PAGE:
When it comes to exercise and physical activity or any other type of strenuous task for that matter, they say that half the battle is going on inside your own head, which is absolutely correct. When we become too worried over something or over analyze them, we begin to doubt ourselves, and when that happens, we start feeling lost. For athletes to succeed mental training is as much if not more important as training their bodies physically. Speaking to sports psychologists and other similar experts can help them get tips they need. Mental training for athletes is nothing new, and if you know what you’re doing, you will surely benefit from it. Here are some mental training tips and fixes to improve athletic performance.
Establish a strong mind-muscle connection – Many bodybuilders utilize what is known as building a ‘mind-muscle’ connection. Basically, a mind-muscle connection is where you visualize each and every muscle group being worked as you perform a certain exercise. When bench pressing, you will visualize the bar being lowered as you perform each rep, you will picture the pectoral muscles being squeezed, and you will picture yourself easily pressing the bar off your chest as you complete the rep. This technique helps you to keep a clear head when you train, and it helps ensure you perform each rep correctly. Basically, your mind works in synergy with your muscles, and it really does work.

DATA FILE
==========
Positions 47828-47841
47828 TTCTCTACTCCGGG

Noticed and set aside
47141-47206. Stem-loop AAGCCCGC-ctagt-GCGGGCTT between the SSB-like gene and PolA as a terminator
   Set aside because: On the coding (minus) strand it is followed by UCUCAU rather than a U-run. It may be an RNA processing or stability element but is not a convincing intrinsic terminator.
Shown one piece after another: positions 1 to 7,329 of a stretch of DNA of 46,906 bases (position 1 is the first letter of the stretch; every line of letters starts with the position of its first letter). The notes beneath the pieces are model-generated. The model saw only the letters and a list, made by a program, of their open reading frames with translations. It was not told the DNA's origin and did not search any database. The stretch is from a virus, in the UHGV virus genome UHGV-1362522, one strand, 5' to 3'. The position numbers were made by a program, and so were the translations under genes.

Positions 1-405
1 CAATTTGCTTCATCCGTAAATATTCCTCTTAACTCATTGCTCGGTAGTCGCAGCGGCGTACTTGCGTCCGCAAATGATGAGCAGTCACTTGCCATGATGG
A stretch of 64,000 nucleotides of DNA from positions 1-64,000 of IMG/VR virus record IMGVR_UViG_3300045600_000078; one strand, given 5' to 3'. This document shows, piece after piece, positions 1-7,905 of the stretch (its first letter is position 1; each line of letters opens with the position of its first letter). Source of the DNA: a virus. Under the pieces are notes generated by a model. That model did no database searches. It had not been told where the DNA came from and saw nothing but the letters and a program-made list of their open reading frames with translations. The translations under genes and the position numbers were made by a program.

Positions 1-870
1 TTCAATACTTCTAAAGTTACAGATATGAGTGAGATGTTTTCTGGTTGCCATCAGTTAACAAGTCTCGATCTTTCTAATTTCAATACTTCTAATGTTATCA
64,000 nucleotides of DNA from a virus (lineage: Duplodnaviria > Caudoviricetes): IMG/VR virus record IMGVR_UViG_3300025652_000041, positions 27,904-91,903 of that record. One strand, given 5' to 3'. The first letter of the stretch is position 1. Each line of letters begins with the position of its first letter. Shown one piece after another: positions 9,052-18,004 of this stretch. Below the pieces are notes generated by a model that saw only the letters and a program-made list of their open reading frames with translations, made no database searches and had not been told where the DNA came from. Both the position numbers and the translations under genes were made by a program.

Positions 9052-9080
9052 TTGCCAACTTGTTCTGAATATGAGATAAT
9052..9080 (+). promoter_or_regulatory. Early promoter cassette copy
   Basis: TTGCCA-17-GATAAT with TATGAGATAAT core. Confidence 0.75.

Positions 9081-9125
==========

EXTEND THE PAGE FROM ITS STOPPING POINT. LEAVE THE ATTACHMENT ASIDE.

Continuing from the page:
Visualize every possibility – It doesn’t matter which discipline you happen to be competing in when it comes to mental training for athletes. Visualization is a very important factor to consider. However, when visualizing, many athletes will only focus on the positives. They will visualize themselves winning and performing incredibly well, which isn’t always guaranteed. By visualizing potentially negative outcomes, you can better prepare yourself for what it is that you’re about to do. In the 100m sprint, spend a certain amount of time visualizing yourself winning the race, but at the same time, visualize yourself suffering an injury, tripping over, or simply not performing as well as you could. This helps you to build character as it will help you imagine how well you can perform in the face of adversity.
Remember all of the positives – This next step isn’t about visualizing imaginary scenarios, it is about remembering all of the positives leading up to what it is that you’re about to do. Before a big event, remember all of the previous races you won in the past and remember all of your positive and productive workouts you’ve had over the last few weeks, months, even years. This helps to build self-confidence which can, in turn, erase the feelings of self-doubt, which can otherwise negatively affect and hold back an athlete. By focusing on the positives, you know that you’re good enough to win, and you know exactly what you’re doing, so you essentially don’t need to think at all, and you can let your natural flow, take care of everything instead.